If I’m to admit to something it’s that I never under any circumstances invest in skills at creation–as it’s not mechanically advantageous to do so. This problem stems from two factors:
- Skills can be acquired through play (And easily at that) whereas stats may not.
- Skills degrade over time (With rust enabled) whereas stats do not.
I have a possible remedy for this: Affinity and Aptitude, which works thusly.
At character creation the point buy system no longer extends itself to skills and can only be spent on stats, traits, professions and good/bad starts
Your aptitude for certain tasks is a measure of how well you preform without any training at all, such as being strong, clever or fast. It’s no substitute for training but does provide an edge. This is your base level, you can never rust below your natural aptitude for a task but one’s natural prowess is rarely very high–each stat point only worth fractions of a skill level. This way as one mutates or gains access to CBMs their aptitudes can rise, where as injury, pain or drugs may temporarily lower them.
Your affinity represents how inclined towards a particular pursuit you find yourself–it’s the difference between being learned on a matter and being passionate about it. (All the cook books in the world aren’t going to make you like cooking if it just isn’t your thing.) Players receive a base number of affinity points to distribute among their skills, modified by how far above or below average intelligence they are at creation.
Each affinity point spent raises a skill’s base level and acts as counter-rust, meaning that should you have a high enough affinity towards a particular skill it raises itself naturally over time. (Perhaps during sleep?)
- Perhaps to go hand-in-hand with this some recipes could–rather than autolearned at a particular skill level–come to players as a sudden epiphany. The chance of which could be increased should they be invested enough in its associated skill not to be suffering from rust.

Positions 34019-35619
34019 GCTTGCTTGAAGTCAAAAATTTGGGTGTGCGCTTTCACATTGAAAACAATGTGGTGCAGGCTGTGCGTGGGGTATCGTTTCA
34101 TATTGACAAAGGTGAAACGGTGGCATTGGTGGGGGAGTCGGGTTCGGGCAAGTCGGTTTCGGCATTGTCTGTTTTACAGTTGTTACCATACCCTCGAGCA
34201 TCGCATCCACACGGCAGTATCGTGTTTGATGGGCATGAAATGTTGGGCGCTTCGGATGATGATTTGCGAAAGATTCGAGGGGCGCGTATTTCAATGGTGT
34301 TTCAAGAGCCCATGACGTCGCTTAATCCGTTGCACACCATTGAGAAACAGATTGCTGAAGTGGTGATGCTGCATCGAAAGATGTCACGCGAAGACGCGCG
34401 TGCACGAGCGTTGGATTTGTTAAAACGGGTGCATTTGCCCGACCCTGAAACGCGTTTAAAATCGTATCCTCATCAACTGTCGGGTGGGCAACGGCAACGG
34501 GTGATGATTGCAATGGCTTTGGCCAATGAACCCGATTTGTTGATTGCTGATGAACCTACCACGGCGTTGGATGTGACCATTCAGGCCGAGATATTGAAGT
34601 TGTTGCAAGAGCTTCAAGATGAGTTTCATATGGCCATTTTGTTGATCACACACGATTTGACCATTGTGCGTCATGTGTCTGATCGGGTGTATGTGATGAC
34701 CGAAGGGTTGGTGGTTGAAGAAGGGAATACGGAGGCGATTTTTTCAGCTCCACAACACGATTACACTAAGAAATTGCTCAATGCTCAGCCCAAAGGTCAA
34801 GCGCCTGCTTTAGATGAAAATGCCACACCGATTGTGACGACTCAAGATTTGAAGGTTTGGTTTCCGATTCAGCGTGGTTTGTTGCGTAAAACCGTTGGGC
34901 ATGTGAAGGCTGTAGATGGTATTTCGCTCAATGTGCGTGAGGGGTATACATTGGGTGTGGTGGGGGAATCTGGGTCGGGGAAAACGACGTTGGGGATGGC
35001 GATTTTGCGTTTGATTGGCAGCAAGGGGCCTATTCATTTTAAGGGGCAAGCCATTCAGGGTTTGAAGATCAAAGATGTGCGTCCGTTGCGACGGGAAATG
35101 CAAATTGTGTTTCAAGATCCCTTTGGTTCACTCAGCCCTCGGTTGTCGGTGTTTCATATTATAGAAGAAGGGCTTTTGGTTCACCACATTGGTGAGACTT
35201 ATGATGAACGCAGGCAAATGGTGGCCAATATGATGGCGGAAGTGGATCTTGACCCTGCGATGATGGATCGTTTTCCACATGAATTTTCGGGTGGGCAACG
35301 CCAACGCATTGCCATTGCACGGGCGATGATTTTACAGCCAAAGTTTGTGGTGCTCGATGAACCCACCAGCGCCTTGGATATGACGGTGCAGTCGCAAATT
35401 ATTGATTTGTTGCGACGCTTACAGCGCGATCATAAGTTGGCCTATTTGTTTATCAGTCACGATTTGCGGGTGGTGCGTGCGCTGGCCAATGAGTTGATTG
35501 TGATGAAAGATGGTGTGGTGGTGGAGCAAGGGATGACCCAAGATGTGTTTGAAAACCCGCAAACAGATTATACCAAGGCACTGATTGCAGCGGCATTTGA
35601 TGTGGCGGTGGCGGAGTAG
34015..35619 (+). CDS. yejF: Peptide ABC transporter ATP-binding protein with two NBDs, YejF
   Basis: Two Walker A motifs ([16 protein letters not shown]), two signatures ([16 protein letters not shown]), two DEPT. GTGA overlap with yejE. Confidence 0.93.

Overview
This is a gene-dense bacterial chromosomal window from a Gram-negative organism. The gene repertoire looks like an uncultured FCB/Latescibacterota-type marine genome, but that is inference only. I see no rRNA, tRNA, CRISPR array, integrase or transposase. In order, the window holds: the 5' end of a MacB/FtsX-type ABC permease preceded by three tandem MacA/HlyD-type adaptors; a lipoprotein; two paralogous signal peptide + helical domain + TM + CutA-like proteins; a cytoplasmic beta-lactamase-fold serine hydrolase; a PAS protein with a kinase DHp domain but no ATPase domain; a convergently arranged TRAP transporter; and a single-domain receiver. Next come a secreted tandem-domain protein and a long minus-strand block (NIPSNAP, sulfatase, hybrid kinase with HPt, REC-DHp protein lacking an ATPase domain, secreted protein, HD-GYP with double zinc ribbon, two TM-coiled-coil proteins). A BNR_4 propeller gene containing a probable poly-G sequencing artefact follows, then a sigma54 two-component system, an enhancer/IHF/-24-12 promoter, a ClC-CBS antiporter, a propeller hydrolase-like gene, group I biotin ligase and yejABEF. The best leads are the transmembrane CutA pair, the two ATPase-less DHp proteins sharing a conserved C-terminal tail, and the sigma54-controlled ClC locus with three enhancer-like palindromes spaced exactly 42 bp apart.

AS FOR RUST
Currently rust is more: ‘Forgetting how to do something’ than being out of practice. So I’ve a suggestion for how to refine it.
Rust builds up over time on skills your character doesn’t use often and/or has a low affinity towards. High skill levels rust faster than lower levels and rust never goes below the base level of a skill (Your aptitude+affinity)
Rust exists as negative skill levels rather than lost skill progression. You’ll never forget a recipe or be ineligible for a task because of rust but it will make crafting/construction take longer and increase the chance of failing skill checks.
Rust does not prevent skill progress but does impede it. Whenever you gain experience in a skill it’s divided between raising the skill and lowering rust.
Rust is relatively easy to get rid of through using skills or briefly re-reading appropriate books but will be your constant companion through the cataclysm.
Seems like a nice thought out system but a couple points.
1-I disagree with disabling using points to raise skill, some players use it to be able to craft something right from the get-go.
2-How would the affinity point be distributed? At the character creation?
So replace the skill point buy for affinity point distribution then. I still disagree but it would not be a game breaker for me. Would affinity raise as well? Interests change over time. Lets say you read a damn lot on cooking so you develop liking.